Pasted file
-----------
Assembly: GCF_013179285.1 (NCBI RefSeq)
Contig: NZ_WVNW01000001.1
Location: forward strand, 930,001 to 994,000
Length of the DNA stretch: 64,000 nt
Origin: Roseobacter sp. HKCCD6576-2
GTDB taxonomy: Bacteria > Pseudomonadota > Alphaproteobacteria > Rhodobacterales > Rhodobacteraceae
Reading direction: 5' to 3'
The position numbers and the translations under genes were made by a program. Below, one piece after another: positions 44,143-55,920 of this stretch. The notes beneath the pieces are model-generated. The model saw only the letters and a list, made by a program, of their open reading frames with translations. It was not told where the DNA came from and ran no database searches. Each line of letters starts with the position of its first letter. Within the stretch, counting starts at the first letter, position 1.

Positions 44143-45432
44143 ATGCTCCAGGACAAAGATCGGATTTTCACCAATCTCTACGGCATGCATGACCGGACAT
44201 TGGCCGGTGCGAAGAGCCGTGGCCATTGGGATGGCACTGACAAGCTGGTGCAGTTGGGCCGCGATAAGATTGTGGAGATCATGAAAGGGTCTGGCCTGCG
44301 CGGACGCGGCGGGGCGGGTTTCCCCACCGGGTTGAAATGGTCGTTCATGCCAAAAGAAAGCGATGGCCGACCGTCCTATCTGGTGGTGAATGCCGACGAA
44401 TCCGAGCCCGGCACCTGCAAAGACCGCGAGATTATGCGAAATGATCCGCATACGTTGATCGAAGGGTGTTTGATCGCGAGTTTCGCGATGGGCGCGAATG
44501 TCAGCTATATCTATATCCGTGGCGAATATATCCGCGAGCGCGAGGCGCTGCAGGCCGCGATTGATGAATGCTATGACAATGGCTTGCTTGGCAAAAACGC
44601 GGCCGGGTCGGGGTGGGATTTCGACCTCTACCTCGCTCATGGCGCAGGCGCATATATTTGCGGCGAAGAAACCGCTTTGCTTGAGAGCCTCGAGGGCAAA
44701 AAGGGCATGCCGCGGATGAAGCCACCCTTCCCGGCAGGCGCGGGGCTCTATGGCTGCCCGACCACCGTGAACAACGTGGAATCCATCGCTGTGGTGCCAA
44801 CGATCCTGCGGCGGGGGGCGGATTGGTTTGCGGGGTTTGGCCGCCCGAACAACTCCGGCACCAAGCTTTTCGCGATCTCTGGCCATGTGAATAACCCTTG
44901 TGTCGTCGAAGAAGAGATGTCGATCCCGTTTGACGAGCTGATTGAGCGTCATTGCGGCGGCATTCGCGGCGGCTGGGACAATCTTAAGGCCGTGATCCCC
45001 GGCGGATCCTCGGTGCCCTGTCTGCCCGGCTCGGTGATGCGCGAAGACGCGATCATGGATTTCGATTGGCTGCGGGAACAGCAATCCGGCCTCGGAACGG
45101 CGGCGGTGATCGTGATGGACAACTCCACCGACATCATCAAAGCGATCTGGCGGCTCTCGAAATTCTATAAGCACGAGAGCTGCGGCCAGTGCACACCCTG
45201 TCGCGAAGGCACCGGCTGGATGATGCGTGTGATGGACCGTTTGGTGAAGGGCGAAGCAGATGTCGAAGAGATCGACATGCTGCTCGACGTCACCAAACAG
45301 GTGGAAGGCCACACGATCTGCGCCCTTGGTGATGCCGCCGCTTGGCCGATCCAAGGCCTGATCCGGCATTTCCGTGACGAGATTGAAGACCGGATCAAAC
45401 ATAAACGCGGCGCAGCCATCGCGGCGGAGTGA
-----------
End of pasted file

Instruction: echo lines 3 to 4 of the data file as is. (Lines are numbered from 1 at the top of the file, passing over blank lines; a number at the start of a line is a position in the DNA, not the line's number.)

Location: forward strand, 930,001 to 994,000
Length of the DNA stretch: 64,000 nt